During my career, I wrote articles for several natural history magazines on fishing and seashore life and these together with my position for environment planning brought me into contact with Dr. Per Kershaw, a Dane who'd lived in this country for many years and who taught marine biology at Eastern University. We became friends and several times a year he came on the Mary Jane and together we gathered specimens by dredging and towing a plankton net, for study and discussion. On one such outing on a cold February morning when he was my crew, as we sat in the cockpit with mugs of tea while the boat moved at a snail's place through the water and the dredge scooped living and dead material from the sea bed, he looked at me and said, "Derek, you're getting over Mabel's death now but you don't seem to have the same interest in life you had a couple of years ago." I had to acknowledge this was true. Losing a life long partner especially when she was only sixty-one and we'd looked forward to many more years together, creates a big void in one's lifestyle and makes a huge difference to one's mental outlook. The initial bout of depression gave way to a mechanical doing of things, 'because they ought to be done', but were done without the enthusiasm of previous times.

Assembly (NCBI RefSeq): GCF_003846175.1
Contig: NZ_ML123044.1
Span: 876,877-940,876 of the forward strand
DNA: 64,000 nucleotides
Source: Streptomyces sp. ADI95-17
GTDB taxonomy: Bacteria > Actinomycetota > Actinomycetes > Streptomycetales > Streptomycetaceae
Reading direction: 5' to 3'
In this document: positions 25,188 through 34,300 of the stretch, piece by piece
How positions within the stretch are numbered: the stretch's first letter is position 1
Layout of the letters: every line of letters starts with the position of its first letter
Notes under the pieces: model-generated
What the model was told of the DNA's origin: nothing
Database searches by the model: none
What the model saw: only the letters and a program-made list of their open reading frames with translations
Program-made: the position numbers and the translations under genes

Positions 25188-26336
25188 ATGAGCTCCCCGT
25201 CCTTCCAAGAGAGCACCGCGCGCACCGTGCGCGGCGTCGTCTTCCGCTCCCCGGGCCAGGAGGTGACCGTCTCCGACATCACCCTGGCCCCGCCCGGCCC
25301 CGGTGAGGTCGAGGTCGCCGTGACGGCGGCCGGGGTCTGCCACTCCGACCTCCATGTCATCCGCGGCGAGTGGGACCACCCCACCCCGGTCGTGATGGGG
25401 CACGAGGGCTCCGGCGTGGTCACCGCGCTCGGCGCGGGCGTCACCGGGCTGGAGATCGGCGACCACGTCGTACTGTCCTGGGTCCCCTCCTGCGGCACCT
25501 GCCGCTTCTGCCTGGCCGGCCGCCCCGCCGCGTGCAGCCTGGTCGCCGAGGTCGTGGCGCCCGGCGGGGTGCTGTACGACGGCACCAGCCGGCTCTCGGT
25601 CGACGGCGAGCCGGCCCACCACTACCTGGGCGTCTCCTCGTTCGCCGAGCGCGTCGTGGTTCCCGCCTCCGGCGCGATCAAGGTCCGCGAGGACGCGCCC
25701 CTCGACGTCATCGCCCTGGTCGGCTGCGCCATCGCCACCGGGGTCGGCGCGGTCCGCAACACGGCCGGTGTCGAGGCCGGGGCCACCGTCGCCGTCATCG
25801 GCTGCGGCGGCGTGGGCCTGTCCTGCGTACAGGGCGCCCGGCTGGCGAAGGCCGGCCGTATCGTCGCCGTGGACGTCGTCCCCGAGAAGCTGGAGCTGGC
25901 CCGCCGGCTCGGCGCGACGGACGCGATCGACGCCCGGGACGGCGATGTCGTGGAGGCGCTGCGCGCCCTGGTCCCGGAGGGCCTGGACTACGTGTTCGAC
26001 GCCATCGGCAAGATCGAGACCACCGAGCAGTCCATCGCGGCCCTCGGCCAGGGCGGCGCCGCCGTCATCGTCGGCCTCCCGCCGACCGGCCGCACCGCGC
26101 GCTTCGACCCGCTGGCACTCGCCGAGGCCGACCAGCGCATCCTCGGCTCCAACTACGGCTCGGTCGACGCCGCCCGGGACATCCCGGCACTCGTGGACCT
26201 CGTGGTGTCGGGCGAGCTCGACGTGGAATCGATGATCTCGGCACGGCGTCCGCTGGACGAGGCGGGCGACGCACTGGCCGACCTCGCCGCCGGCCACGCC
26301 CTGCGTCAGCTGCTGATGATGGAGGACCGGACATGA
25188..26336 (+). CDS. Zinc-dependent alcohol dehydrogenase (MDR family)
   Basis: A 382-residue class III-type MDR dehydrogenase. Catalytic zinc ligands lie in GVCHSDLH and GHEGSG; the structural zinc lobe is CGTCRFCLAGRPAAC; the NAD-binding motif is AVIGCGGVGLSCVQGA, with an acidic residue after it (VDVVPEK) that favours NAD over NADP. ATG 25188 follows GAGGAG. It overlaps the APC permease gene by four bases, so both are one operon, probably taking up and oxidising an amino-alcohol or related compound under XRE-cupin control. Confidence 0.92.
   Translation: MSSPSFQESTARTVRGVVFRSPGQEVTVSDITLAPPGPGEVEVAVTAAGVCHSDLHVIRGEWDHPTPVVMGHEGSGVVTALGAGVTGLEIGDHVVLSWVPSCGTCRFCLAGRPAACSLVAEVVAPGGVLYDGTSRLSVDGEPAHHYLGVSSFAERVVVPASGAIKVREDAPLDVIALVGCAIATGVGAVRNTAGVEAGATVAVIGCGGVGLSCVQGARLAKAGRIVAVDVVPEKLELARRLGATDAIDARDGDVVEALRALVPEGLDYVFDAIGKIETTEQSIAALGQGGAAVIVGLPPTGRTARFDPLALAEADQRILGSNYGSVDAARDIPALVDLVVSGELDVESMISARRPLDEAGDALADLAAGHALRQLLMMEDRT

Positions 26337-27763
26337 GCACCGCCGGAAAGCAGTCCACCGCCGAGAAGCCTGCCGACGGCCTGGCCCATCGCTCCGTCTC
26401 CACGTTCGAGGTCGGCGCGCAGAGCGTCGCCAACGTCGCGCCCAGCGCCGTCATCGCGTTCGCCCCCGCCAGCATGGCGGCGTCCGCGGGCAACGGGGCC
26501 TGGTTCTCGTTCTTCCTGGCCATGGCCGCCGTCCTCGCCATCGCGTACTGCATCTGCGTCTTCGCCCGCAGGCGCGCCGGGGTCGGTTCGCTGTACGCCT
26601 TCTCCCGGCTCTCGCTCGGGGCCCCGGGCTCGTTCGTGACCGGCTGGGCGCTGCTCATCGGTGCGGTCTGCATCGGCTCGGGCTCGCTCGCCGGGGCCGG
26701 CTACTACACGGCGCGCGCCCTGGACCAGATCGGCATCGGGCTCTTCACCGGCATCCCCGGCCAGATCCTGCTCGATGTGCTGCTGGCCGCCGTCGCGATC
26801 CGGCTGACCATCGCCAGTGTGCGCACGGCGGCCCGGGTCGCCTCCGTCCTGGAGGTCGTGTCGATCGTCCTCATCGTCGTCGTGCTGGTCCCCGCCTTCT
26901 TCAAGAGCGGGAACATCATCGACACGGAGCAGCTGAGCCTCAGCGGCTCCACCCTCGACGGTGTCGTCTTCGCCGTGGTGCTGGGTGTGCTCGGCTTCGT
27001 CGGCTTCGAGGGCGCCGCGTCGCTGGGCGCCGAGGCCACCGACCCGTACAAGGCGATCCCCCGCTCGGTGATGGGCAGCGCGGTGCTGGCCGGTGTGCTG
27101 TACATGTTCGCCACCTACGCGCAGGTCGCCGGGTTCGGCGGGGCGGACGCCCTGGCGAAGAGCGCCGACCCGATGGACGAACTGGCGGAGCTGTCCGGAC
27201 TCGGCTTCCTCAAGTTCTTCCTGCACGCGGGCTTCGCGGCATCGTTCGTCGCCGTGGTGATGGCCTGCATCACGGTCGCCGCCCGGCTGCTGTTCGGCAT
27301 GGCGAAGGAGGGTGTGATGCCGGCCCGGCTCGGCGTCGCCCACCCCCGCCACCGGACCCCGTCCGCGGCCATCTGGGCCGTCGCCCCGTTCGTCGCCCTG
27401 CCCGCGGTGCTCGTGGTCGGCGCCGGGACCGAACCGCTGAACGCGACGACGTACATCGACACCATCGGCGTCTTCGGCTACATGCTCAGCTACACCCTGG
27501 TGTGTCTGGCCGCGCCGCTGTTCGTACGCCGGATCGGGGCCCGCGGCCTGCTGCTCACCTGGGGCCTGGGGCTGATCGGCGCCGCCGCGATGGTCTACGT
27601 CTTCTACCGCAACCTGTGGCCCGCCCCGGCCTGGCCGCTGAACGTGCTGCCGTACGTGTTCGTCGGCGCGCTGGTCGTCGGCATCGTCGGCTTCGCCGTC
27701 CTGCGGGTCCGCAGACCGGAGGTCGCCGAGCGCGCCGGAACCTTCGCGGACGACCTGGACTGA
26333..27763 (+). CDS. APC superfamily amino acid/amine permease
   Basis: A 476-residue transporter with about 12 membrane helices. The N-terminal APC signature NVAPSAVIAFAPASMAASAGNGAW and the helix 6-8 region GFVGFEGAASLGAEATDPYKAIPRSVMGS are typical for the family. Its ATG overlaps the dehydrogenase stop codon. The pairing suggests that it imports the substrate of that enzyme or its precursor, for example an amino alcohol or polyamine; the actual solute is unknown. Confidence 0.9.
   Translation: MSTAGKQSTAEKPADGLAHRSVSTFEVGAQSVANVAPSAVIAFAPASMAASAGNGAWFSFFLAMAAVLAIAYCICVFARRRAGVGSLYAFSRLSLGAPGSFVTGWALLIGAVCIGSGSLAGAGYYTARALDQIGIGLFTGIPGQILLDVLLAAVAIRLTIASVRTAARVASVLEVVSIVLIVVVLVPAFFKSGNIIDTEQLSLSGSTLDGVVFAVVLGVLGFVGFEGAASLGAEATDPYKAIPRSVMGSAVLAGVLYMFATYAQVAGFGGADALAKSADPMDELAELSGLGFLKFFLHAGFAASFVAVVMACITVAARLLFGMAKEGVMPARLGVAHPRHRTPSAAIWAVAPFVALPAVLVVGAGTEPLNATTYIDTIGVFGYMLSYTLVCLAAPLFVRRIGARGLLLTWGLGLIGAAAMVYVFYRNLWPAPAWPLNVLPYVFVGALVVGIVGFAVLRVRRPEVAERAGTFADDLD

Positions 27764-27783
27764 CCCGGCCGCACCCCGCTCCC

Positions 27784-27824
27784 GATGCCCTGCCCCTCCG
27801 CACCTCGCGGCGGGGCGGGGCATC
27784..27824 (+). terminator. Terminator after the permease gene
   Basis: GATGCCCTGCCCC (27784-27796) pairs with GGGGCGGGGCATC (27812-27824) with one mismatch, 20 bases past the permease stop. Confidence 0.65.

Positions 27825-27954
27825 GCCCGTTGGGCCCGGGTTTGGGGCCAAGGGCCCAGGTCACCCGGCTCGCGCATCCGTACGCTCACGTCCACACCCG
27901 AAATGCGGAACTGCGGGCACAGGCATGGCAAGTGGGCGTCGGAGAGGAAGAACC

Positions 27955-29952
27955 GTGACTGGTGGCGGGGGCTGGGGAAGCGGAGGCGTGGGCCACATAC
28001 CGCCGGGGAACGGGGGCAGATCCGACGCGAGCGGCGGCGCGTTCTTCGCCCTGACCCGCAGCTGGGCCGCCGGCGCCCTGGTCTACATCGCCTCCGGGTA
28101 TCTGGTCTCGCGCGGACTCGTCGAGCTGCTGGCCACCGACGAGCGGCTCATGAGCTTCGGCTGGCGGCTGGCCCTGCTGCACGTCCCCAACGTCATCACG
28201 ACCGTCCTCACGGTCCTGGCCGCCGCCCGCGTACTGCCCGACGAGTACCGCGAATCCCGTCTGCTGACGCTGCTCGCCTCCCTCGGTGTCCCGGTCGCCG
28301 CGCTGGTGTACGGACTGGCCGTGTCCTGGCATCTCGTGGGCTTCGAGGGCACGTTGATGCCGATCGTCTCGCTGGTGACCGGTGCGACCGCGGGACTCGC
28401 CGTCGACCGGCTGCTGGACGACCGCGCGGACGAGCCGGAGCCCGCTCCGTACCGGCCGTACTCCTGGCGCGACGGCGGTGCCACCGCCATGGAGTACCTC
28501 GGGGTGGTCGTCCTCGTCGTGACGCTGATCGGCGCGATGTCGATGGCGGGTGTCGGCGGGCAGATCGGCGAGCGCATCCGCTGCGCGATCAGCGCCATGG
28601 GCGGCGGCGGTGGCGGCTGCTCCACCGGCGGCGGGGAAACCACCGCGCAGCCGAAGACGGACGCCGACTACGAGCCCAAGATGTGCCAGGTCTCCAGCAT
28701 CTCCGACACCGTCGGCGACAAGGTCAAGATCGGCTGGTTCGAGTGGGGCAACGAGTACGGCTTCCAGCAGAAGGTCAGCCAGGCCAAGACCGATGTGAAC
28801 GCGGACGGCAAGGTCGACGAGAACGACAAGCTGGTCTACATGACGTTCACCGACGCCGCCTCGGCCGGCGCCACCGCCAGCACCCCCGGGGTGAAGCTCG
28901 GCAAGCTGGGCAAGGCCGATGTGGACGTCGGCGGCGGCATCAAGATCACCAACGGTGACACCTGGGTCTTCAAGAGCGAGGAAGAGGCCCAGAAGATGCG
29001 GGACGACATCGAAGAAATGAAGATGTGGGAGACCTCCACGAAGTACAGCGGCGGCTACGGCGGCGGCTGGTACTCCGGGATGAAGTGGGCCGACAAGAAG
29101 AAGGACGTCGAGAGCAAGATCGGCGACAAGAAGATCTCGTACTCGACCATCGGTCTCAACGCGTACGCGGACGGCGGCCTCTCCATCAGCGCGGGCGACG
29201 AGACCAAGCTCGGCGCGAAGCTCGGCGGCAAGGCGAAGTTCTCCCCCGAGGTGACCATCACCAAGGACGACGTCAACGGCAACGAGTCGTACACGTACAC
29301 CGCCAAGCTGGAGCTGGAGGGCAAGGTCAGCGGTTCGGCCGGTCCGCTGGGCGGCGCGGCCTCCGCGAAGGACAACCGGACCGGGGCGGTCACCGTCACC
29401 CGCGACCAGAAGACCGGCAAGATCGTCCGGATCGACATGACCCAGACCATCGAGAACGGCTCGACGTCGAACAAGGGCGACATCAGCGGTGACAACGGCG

"Why don't you enrol on the Marine Biology course at the University next September?' he went on.
"What, can't you get enough young students that you want an old man like me?" I joked.
"Well you'll certainly be older than most but with the way you dress, you'll certainly fit in!"